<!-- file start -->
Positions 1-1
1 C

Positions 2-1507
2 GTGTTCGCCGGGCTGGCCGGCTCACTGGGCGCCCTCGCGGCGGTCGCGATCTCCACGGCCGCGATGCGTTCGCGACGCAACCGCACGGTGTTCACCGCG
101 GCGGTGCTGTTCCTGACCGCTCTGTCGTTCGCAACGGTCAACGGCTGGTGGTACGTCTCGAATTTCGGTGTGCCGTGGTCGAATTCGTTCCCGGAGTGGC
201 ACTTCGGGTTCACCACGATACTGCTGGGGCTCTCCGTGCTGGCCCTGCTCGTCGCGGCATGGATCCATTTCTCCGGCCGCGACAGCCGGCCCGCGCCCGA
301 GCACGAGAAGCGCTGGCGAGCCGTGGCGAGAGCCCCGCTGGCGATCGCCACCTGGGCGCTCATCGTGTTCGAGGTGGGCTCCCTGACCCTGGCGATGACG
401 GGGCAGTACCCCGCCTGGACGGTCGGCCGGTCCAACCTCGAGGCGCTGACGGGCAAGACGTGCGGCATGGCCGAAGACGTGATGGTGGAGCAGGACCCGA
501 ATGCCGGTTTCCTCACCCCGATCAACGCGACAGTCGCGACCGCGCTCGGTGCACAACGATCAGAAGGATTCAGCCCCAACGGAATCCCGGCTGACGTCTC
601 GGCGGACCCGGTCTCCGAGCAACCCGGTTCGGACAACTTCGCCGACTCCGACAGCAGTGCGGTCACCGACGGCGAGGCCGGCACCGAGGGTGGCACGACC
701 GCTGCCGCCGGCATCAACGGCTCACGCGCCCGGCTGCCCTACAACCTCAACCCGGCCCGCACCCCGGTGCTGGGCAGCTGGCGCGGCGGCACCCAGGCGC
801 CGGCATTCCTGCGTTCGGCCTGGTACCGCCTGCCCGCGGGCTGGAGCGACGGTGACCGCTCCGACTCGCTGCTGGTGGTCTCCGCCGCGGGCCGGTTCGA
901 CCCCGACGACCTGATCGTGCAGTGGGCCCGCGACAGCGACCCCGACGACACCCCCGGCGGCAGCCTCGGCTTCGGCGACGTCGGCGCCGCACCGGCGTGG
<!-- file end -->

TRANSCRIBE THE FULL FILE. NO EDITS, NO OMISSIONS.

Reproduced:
Positions 1-1
1 C

Positions 2-1507
2 GTGTTCGCCGGGCTGGCCGGCTCACTGGGCGCCCTCGCGGCGGTCGCGATCTCCACGGCCGCGATGCGTTCGCGACGCAACCGCACGGTGTTCACCGCG
101 GCGGTGCTGTTCCTGACCGCTCTGTCGTTCGCAACGGTCAACGGCTGGTGGTACGTCTCGAATTTCGGTGTGCCGTGGTCGAATTCGTTCCCGGAGTGGC
201 ACTTCGGGTTCACCACGATACTGCTGGGGCTCTCCGTGCTGGCCCTGCTCGTCGCGGCATGGATCCATTTCTCCGGCCGCGACAGCCGGCCCGCGCCCGA
301 GCACGAGAAGCGCTGGCGAGCCGTGGCGAGAGCCCCGCTGGCGATCGCCACCTGGGCGCTCATCGTGTTCGAGGTGGGCTCCCTGACCCTGGCGATGACG
401 GGGCAGTACCCCGCCTGGACGGTCGGCCGGTCCAACCTCGAGGCGCTGACGGGCAAGACGTGCGGCATGGCCGAAGACGTGATGGTGGAGCAGGACCCGA
501 ATGCCGGTTTCCTCACCCCGATCAACGCGACAGTCGCGACCGCGCTCGGTGCACAACGATCAGAAGGATTCAGCCCCAACGGAATCCCGGCTGACGTCTC
601 GGCGGACCCGGTCTCCGAGCAACCCGGTTCGGACAACTTCGCCGACTCCGACAGCAGTGCGGTCACCGACGGCGAGGCCGGCACCGAGGGTGGCACGACC
701 GCTGCCGCCGGCATCAACGGCTCACGCGCCCGGCTGCCCTACAACCTCAACCCGGCCCGCACCCCGGTGCTGGGCAGCTGGCGCGGCGGCACCCAGGCGC
801 CGGCATTCCTGCGTTCGGCCTGGTACCGCCTGCCCGCGGGCTGGAGCGACGGTGACCGCTCCGACTCGCTGCTGGTGGTCTCCGCCGCGGGCCGGTTCGA
901 CCCCGACGACCTGATCGTGCAGTGGGCCCGCGACAGCGACCCCGACGACACCCCCGGCGGCAGCCTCGGCTTCGGCGACGTCGGCGCCGCACCGGCGTGG